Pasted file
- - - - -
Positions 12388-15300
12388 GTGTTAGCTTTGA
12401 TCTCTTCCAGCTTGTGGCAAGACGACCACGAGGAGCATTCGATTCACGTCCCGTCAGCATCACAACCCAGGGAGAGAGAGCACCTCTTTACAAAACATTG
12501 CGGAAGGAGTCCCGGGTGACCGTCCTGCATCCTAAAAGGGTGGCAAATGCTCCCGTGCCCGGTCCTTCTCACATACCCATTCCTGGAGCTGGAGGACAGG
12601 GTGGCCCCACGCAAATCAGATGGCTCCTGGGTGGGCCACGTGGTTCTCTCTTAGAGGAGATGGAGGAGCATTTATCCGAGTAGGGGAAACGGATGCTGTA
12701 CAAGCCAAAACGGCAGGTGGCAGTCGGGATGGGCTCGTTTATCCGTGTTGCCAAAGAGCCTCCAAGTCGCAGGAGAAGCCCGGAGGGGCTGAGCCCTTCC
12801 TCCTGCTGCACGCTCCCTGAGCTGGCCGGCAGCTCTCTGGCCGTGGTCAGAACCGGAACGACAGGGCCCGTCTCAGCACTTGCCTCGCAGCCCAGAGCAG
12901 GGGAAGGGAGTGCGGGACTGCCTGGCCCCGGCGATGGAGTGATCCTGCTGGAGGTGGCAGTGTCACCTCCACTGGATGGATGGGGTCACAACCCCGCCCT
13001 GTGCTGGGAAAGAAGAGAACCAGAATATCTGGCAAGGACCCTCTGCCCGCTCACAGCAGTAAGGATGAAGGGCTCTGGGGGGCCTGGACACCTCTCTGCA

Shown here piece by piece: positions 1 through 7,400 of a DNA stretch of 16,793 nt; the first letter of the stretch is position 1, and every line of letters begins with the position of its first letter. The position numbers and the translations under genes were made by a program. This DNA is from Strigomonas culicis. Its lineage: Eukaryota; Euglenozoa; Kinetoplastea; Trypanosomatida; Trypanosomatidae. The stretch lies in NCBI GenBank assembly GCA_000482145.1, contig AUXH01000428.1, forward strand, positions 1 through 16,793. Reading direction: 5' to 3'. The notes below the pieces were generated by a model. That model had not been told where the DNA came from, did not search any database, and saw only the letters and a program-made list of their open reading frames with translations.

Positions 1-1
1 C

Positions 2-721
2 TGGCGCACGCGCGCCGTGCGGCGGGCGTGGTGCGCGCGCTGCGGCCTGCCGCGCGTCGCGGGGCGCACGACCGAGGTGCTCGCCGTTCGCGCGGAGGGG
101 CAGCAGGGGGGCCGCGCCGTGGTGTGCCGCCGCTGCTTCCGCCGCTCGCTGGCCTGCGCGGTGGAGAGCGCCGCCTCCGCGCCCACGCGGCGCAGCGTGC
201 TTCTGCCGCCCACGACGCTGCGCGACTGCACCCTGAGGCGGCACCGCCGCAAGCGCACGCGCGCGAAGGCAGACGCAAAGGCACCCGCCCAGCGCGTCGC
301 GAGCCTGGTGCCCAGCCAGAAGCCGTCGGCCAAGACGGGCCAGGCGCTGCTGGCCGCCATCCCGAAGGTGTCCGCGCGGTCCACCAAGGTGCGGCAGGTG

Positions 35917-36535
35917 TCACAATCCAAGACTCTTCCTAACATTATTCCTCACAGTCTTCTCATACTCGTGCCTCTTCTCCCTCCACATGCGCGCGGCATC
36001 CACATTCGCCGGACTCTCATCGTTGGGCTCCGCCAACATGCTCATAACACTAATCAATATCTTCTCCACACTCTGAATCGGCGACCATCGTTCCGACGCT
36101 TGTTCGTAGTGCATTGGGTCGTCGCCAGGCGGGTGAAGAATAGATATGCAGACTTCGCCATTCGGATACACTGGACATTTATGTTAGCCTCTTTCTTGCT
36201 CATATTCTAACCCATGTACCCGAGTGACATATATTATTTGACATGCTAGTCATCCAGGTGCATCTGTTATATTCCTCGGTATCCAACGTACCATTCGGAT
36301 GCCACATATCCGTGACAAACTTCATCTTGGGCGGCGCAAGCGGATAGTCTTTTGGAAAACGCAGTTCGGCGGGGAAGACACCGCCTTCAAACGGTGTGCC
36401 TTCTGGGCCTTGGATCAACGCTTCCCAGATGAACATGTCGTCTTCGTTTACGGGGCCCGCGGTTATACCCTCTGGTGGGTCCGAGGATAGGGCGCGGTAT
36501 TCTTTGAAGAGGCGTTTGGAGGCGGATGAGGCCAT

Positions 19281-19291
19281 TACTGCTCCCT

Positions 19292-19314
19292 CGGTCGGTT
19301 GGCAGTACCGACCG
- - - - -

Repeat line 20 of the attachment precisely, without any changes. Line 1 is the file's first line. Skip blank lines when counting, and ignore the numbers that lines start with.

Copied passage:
36001 CACATTCGCCGGACTCTCATCGTTGGGCTCCGCCAACATGCTCATAACACTAATCAATATCTTCTCCACACTCTGAATCGGCGACCATCGTTCCGACGCT